The organization of social and economic activities to efficiently coordinate participants’ effort is an important topic of economic theory. Thanks to the Internet, social media and online social networks, social mobilization through crowdsourcing has achieved unprecedented success. Crowdsourcing refers to the process whereby clients (a.k.a. crowdsourcers) obtain needed services by soliciting contributions from a large group of people (a.k.a. workers)1. Crowdsourcing communities based around social networks tend to have hierarchical structures2,3. These hierarchical crowdsourcing networks (HCNs) have been used to mobilize the masses in many significant real-world applications including political rallies4, scientific research5, mapping out natural environment features6,7, and large-scale search-and-rescue missions8.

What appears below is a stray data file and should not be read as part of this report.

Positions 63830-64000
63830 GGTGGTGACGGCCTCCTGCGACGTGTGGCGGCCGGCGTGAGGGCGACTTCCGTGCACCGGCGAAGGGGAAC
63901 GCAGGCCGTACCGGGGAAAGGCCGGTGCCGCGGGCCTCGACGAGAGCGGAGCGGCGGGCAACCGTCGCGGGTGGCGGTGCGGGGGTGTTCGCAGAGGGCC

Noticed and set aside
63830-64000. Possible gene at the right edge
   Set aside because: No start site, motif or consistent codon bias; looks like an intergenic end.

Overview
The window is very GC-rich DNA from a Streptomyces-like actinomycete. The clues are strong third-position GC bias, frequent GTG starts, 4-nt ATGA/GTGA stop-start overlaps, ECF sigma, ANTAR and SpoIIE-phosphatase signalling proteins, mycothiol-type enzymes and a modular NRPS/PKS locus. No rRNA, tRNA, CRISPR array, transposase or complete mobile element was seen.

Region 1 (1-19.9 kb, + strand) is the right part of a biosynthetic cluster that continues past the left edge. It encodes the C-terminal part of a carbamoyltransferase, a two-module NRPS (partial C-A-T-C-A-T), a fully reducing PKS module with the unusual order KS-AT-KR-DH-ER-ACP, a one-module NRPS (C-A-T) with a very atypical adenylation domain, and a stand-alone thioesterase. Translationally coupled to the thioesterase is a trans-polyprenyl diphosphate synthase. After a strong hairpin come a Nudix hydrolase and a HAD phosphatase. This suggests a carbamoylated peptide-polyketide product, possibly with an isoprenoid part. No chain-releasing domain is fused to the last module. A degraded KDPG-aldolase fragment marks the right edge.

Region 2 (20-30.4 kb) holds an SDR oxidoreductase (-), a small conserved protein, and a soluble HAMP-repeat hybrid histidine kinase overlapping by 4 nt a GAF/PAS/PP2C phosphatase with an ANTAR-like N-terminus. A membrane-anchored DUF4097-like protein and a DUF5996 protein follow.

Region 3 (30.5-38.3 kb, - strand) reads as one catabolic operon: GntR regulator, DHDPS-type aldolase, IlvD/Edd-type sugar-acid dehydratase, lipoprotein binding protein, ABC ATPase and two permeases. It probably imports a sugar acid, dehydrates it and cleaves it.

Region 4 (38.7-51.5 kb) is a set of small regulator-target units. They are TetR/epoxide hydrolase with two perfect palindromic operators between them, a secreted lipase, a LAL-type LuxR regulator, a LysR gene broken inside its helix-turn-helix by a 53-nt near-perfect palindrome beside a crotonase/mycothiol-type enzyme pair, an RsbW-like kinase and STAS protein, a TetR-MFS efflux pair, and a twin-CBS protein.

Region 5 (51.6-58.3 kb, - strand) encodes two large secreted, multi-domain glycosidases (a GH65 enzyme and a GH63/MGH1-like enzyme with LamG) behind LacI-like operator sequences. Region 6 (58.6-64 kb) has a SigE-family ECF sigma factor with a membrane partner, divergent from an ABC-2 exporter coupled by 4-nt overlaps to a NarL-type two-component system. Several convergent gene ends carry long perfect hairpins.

In essence, crowdsourcing systems can be treated as resource allocation ecosystems containing a large number of interacting workers (i.e., resources) and crowdsourcers. Crowdsourcers are typically self-interested; their primary intention is to maximize their own utilities. This will usually lead them to only select workers with high perceived reputation, leading to the emergence of herding 9. Herding refers to the situation in which a large number of task requests concentrate on a small group of reputable workers, causing them to be overloaded while leaving other workers idle. It can lead to cascading failures and eventually result in catastrophic system breakdown10. The risk of herding is especially pronounced in HCNs in which crowdsourcers lack global knowledge and workers have limited resources to be tapped into11.